A concluding comment of a somewhat different sort seems in order.  A missing element in Diamond’s discussion—as in virtually all that is said about how the United States should “fight the war on terror”—has to do with the need not just for “international cooperation” (as in Diamond’s call for an increased United Nations role) but precisely for appealing to the most constructive elements of Islamic society throughout the world.  If the United States is at war with all of Islam, that is catastrophic; but there is reason to believe that the world need not move again into an era of such titanic conflict.  Certainly this is a subject that deserves more attention than it receives.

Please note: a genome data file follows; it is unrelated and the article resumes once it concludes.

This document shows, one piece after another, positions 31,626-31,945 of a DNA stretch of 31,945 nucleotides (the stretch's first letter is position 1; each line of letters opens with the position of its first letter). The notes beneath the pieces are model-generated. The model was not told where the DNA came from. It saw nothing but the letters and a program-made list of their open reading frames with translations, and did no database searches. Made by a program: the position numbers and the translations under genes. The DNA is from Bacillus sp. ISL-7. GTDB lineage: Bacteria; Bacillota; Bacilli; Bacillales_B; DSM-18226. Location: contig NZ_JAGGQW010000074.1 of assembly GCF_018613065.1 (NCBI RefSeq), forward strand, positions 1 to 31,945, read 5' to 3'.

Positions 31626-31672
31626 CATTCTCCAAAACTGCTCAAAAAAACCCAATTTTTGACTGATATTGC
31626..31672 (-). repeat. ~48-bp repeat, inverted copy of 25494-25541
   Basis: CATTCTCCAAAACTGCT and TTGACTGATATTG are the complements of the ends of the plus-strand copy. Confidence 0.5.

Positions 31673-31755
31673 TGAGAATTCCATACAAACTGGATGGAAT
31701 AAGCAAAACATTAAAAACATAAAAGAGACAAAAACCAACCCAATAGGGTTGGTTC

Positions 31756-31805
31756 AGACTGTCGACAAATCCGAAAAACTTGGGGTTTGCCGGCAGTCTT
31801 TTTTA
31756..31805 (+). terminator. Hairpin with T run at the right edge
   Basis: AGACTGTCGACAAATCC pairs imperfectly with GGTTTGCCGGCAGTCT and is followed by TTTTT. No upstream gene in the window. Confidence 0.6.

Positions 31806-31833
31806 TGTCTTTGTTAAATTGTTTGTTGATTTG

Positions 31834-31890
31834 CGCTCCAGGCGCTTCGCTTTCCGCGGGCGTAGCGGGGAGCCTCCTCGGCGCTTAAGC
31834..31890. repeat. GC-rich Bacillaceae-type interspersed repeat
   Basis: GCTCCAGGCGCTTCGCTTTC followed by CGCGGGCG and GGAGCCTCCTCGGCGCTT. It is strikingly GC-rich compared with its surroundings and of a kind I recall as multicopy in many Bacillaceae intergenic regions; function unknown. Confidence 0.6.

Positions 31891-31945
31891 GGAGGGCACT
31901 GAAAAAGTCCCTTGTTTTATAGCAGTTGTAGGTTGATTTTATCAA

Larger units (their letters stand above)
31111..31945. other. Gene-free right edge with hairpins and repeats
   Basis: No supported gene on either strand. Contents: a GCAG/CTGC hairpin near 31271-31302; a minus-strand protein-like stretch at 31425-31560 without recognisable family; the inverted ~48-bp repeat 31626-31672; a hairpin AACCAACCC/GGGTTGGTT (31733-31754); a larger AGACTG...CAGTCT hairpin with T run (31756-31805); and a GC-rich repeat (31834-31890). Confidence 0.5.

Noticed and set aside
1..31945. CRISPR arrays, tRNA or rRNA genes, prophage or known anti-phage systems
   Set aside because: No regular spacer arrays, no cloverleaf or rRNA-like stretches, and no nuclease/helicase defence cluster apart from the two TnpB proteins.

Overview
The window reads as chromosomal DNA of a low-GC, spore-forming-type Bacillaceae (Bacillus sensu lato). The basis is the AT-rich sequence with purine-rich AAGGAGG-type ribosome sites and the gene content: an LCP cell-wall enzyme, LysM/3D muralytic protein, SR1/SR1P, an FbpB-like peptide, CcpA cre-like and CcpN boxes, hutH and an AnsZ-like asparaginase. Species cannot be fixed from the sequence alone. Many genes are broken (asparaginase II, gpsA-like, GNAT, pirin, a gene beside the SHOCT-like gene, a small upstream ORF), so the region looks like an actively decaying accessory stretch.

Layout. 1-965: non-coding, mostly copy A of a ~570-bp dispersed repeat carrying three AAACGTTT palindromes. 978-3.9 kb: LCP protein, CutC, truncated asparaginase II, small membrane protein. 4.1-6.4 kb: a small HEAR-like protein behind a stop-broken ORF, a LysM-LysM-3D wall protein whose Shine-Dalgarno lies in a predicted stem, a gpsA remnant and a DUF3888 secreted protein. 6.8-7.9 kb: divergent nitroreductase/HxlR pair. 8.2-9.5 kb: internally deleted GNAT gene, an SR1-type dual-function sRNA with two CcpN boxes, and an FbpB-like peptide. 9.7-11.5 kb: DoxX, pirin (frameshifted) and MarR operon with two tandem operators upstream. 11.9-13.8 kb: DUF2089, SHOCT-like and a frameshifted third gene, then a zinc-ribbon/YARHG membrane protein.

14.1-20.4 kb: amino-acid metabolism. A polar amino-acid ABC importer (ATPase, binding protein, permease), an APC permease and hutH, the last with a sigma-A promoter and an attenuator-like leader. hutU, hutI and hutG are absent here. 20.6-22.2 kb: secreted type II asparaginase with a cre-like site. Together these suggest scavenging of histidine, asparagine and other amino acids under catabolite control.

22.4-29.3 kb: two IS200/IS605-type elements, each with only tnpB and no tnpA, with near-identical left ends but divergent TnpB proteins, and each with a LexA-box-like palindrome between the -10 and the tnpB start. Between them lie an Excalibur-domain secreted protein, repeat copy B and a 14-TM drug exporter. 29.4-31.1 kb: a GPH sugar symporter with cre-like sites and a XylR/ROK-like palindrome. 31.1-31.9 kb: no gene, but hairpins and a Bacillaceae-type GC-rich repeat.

Dwight D. Murphey